REAL, FRUGAL, HEALTHY, and FUN!!!
It’s Saturday, again. It’s been a real long week. I haven’t had as much study time as I would have liked. There have been so many stressful things going on, commanding my attention. However, I was determined, and I did get some study time in.
I liked this section because it reminded me how valuable a good personal trainer can be. It also reminded me that personal training requires passion and legit concern and care for your clients on a personal level. This section put the personal back in personal training. It talked about how not every client should be started at the same place. It also explained how a person may be more aerobically fit than they are in terms of strength and resistance training, and vice versa. It talked about finding the proper way to begin training them based on where they’re at in each level.
For example, the phases of strength and resistance training can be broken down into 4 individual parts.
1) Low-intensity exercise, balance, endurance, and stability
2) Movements, Including various movements of the body, without compromising stability. These movements include, but are not limited to squats, lunges, shoulder press, pull-ups…
3) Added force. Using the movements mastered in phase 2, but adding weights or other types of resistance
4) Performance training for those with competitive athletic goals to improve quickness, agility, power, and reactivity
Cardiorespiratory training has it’s own breakdown phases of training, as well.
1) Building an aerobic foundation, particularly for those who have lead sedentary lives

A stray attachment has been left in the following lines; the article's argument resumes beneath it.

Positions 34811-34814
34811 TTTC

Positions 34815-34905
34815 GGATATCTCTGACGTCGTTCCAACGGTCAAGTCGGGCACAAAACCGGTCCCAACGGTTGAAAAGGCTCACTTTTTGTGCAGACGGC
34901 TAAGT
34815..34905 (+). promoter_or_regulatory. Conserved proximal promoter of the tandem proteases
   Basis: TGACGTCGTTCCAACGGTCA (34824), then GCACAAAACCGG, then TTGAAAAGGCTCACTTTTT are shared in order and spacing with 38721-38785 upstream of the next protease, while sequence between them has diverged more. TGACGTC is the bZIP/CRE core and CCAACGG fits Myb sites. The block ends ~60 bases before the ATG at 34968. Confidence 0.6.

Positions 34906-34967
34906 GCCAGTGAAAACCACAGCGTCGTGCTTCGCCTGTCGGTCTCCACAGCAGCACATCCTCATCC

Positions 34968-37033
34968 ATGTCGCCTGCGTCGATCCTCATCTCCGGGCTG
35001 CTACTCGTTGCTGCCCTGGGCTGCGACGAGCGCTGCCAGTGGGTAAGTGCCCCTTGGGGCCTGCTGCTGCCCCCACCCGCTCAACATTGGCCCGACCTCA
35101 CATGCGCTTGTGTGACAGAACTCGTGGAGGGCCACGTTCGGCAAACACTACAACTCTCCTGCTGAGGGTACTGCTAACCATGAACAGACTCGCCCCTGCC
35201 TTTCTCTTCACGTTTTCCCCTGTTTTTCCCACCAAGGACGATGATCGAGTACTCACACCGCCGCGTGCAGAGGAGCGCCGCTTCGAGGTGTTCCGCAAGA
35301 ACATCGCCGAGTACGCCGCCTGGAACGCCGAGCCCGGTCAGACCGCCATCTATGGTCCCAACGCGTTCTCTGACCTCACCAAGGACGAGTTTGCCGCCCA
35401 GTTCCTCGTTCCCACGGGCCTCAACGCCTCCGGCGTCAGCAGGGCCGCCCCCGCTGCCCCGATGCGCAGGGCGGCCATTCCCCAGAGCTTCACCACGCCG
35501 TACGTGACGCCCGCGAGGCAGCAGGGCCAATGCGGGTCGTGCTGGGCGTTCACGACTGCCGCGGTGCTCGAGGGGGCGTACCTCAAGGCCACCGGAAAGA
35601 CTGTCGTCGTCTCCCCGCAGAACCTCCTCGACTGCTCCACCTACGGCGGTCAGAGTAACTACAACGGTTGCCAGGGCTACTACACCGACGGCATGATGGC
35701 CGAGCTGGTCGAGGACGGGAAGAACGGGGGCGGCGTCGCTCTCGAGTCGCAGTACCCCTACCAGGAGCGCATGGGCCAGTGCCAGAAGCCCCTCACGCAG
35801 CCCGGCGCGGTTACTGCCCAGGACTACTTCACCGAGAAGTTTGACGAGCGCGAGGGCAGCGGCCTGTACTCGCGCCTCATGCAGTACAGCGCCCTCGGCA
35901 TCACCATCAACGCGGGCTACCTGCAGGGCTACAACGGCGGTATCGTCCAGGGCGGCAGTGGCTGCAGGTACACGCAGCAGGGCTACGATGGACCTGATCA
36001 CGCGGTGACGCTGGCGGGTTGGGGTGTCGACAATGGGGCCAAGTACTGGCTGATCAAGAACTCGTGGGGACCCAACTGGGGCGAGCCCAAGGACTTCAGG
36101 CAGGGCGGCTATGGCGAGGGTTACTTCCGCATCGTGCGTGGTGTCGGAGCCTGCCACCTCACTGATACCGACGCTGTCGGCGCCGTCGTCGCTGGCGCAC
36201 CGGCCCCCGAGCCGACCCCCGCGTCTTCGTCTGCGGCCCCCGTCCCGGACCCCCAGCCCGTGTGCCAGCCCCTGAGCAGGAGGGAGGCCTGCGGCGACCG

2) Building on the aerobic foundation, increasing frequency of activity and adding intervals
3) Increasing intensity of intervals for improved performance in endurance events, as well as for the passionate fitness enthusiasts
4) Increase power and aerobic capacity with extremely intense intervals, for competitive clients
Once you see how both resistance and aerobic training can be broken down into levels, it’s important to understand that not every client starts at the first phase, nor does the phase they are set to begin at in resistance training determine their phase in aerobic training. For example a runner, who runs 3 miles 5 days each week, and has participated in a few half marathons, could possibly begin in phase 3 for her cardiorespiratory training, but perhaps she is more of a level 1 or 2 for her resistance training.
There are so many factors involved in determining the best training program for each individual. It’s called personal training for a reason. I’ve had trainers who used the same approach with every client. I paid attention and I always questioned how personal my training really was. I’ve also had trainers who really did take an individual approach with each client. They were able to keep me motivated, and our sessions more fun. It made such a difference.
There is something to be said of the trainer who sees his/her clients as individuals and evaluates them to see what level of training would be best for starting them and knowing when they are ready to advance. This protects the client and it also protects the trainer. Clients who train at the most appropriate level are less likely to injure themselves. Trainers who train their clients at the most appropriate level are less likely to deal with the repercussions of injuring a client.
Everyone wants a fast fix. Clients want to meet their training goals as fast as possible. Likewise, trainers want to see their work pay off. However, slow and steady wins the race and brings about the best results. Slow and steady. Step by step. Consistency is key.